Ilo Jones is director of the Fully Informed Jury Association, a generally conservative and libertarian organization that promotes the concept that juries have the ultimate power in a trial not only to determine the facts of a case, and guilt or innocence, but also the law itself. FIJA, she notes, takes no position on the death penalty. But looking at the Ring case, and the evidence presented to the judge during a sentencing hearing, she says: “This was significant information which was not made available to the jury. In any instance where a citizen has placed him or herself in the hands of a jury, trusting that a just and reasonable decision will be rendered by that jury, and the jury is denied full access to all the facts of the case and to any information that is presented to the court, whether in their presence or absence, then the intent of the law of our nation has been thwarted.”

Thomas and Scalia, two of the court’s most conservative jurists, sided with the liberals Ginsberg, Souter and Stevens in supporting the Apprendi decision two years ago. But if those two conservatives were to defect in Ring vs. Arizona, the liberal justices could still conceivably craft a narrow 5-4 majority, some court observers say. They could do this by pulling in Justices Sandra Day O’Connor and Stephen Breyer.

O’Connor, who lately has publicly expressed concerns about the fairness and integrity of the death penalty, warned in the Apprendi case that it would inevitably lead to a questioning of judge-ordered death sentences, which is the way things are done in nine states, including her native Arizona. As she wrote in her Apprendi dissent, “If the court does not intend to overturn Walton [a reference to Arizona's death penalty statute, which assigns the role of sentencing in death penalty cases to the judge, and which the court upheld in a decision a decade ago], one would be hard pressed to tell from the opinion it issues today.” Breyer, meanwhile, a generally liberal jurist who also opposed Apprendi, and O’Connor might well decide that in the interest of consistency with court precedent, they have to support Ring, argues Kendall.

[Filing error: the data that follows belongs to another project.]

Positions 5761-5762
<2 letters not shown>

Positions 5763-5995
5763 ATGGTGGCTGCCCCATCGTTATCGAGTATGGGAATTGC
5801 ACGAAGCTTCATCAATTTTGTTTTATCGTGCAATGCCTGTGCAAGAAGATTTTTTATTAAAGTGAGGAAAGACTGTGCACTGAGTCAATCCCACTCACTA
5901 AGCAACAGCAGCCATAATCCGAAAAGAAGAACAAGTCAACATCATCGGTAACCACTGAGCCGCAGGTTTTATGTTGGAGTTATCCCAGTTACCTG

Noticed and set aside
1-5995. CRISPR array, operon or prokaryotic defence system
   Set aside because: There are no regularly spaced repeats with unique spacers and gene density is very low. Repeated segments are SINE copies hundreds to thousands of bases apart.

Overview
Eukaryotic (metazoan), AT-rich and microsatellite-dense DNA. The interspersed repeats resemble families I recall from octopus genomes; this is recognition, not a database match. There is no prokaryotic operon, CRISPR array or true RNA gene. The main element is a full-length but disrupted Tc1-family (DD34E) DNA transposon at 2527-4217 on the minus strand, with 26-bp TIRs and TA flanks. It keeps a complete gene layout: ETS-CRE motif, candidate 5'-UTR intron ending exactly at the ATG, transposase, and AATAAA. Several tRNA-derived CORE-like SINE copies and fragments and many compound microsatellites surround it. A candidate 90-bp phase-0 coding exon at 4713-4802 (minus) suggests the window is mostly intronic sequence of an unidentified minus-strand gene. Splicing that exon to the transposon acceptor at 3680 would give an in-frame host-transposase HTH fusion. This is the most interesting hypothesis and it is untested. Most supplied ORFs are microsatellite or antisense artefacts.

Guessing how any Supreme Court will rule on a particular case based upon the justices’ past decisions and on their comments during a hearing is a fool’s game, but both Kendall and Hurwitz are expressing optimism that they have a winner here.

If the court does overturn Ring’s sentence, the next question is how far-reaching its decision would be.

Hurwitz and Cattani agree that such a ruling would void the sentences of about 30 of Arizona’s 80 current death row inmates — the ones whose direct appeals of their sentences are still pending. With similar proportions of cases still on direct appeal in the other eight states where judges do at least some of the death sentencing, this could mean at least several hundred people would have their sentences overturned (though not their convictions).

In two other states, Montana and Idaho, judges do the sentencing in capital cases. In Colorado and Nebraska, a three-judge panel does the sentencing. In four other states — Florida, Alabama, Indiana and Delaware — juries make a recommendation of life or death, but a judge makes the final decision. In the remaining 29 states that have the death penalty, sentencing is in the hands of the jury.

There would also no doubt be a wave of new appeals filed for older cases based upon the ruling.

Of course, the court could, as it did with Furman three decades ago, make a Ring ruling apply to all cases, old or new, where a judge has done the sentencing, which would bring the total up to about 800 cases. Most legal experts say this is unlikely, particularly for this court.

According to Stephen Hawkins, attorney with the National Coalition to Abolish the Death Penalty, any favorable ruling in Ring, no matter how narrowly construed, would be a major victory for death penalty opponents. “It speaks to the fallibility of the death penalty. The death penalty is supposed to be a perfect punishment that is administered without error, and yet cases like this show that capital jurisprudence is really an emerging issue.”

Then too, the high court could just duck the issue, rejecting Hurwitz’s arguments and sending Timothy Ring back to Arizona to face execution.